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6 Tips on How to Survive High School for Introverts

High school can be brutal, especially if you’re an introvert. It’s a time where there’s still so much to learn —both about the world and about yourself. You find that you have more questions than answers. And it’s a lot to take on. Psych2Go shares with you 6 tips on how to survive high school:

1. Join clubs, not because they’ll look good on your resume, but because you have an actual interest in them.

High school is already stressful enough having to be in class for 6 hours a day and getting your homework done on time every night. It all feels like an obligation you didn’t sign up for, but one that you’re bound to in the meantime. Don’t let the clubs you decide to join be an extra stress inducer just because it’ll make your parents proud or it’ll look good your resume.

While those reasons will help you feel productive, they might not necessarily equate to personal self-fulfillment. Instead, join clubs, because you have an actual interest in them. This will help you make friends as you’ll share similar interests and have something to bond over as time goes on.

When I was in high school, I unexpectedly took a liking in theatre when I took it in my freshman year. While I didn’t necessarily like the aspect of getting up on stage and performing, I liked the no-judgment zone my teacher created. I liked that everyone could be weird and we all got a kick out of laughing together, rather than at each other. It was a safe environment to take risks. I had friends who joined our school’s theater club, and while I didn’t necessarily take an active part in it, I liked showing up and watching them perform. It still made me feel like I was a part of something just by being supportive.

2. Don’t feel like you ever have to change due to peer pressure just to fit in.

I get it. It probably gets old feeling misunderstood when you have so much swimming inside your head with your tendencies to internalize everything. And it’s probably just as hard to express all of it when you just want to establish a sense of belonging. But, caving into peer pressure and doing something you might regret later on down the road isn’t worth the instant gratification if you’re only going to fit in for a short amount of time.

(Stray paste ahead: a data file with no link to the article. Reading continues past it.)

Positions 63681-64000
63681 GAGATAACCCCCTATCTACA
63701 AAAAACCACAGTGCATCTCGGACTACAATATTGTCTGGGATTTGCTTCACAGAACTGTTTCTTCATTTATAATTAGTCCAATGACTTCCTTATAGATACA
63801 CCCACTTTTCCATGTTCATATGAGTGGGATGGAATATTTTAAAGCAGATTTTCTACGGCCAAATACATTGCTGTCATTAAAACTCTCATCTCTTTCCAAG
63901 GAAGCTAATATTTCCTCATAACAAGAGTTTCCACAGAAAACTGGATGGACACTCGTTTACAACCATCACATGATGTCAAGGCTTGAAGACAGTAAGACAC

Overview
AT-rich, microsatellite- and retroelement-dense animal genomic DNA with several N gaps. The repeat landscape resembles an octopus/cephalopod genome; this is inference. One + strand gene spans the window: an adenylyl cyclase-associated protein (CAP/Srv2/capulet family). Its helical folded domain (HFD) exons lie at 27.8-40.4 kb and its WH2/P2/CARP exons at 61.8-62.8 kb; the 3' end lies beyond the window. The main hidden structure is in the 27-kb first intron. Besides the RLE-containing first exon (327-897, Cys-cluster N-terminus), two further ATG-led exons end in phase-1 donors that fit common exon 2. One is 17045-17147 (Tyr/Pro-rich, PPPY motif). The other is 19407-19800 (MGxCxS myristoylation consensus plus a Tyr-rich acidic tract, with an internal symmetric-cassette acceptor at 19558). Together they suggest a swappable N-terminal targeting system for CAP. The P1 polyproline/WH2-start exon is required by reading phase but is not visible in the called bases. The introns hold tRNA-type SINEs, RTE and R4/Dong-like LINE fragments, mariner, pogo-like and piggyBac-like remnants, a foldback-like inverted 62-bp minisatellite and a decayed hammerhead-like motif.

On the surface, it might seem hip and glamorous, but at the end of the day, you’ll head off into your room alone. And in solitary moments like that, it’s hard to lie to yourself. The mask comes off. Then, what? Your mind will only write monologues that come from a place of anguish.

3. Have fun every once in a while.

Whether it’s winding down with a good book on a Friday night or going to get ice cream with your friends, make time to celebrate the little things in life. It’s so easy to forget that when you’re constantly just trying to get by in meeting deadlines and passing tests. But, you’re only this young once. Allow yourself to enjoy your youth.

4. Become friends with your favorite teacher(s).

Your teachers were once where you’re at right now. Even if you have questions that are unrelated to the content that they teach, if you’re comfortable around them and feel like you can be yourself without being judged, ask away. Your teacher might not necessarily have all the answers to everything, but they can help you find resources or know someone else who can guide you about a certain situation, whether it’s school-related or not.

5. Let your parents know when you need some alone time.

Constantly being surrounded by your teachers and peers five days a week is a lot. So, let your parents know when you need to spend some time alone to recharge. That way, they’re aware of when to give you space. Remember, your parents aren’t mind readers, but they’re there to give you support even during the toughest of times. Always communicate so as not to create misunderstandings.

6. Don’t let your inner critic stop you from trying new things.

I spent most of my time numbing myself through work as I became addicted to performing well academically. I thought that so much depended on that that I didn’t really stop to take any actual risks. I didn’t try much of anything, mostly because I felt like there was no room to mess up.

In the end, everything caught up and consumed me. It got so bad that I actually went through the extreme one night of throwing away all the awards I received and even the projects I worked so hard on. Mostly because it felt so completely empty. And I couldn’t shake off that feeling.

Word of advice: please don’t do what I did. I was incredibly hard on myself. Be kind to yourself. I’m not going to sugarcoat things and jump on the bandwagon that advertises high school as being the best four years of your life. Because they aren’t. So much more happens afterwards. Allow room to make mistakes and be willing to grow and learn from them. It takes a lot of guts to be the person you’re meant to become.

How is high school treating you? What are some tips and tricks that help you get by? Leave a comment down below!

Catherine Huang
Catherine Huang graduated from the University of Rhode Island with a BA in English. She has a penchant for storytelling, ramen, and psychology. Catherine is a writer for Psych2Go and looks forward to reaching out to its growing community, hoping to encourage others to tap into self-examination and confront life's challenges head on with the most difficult questions.

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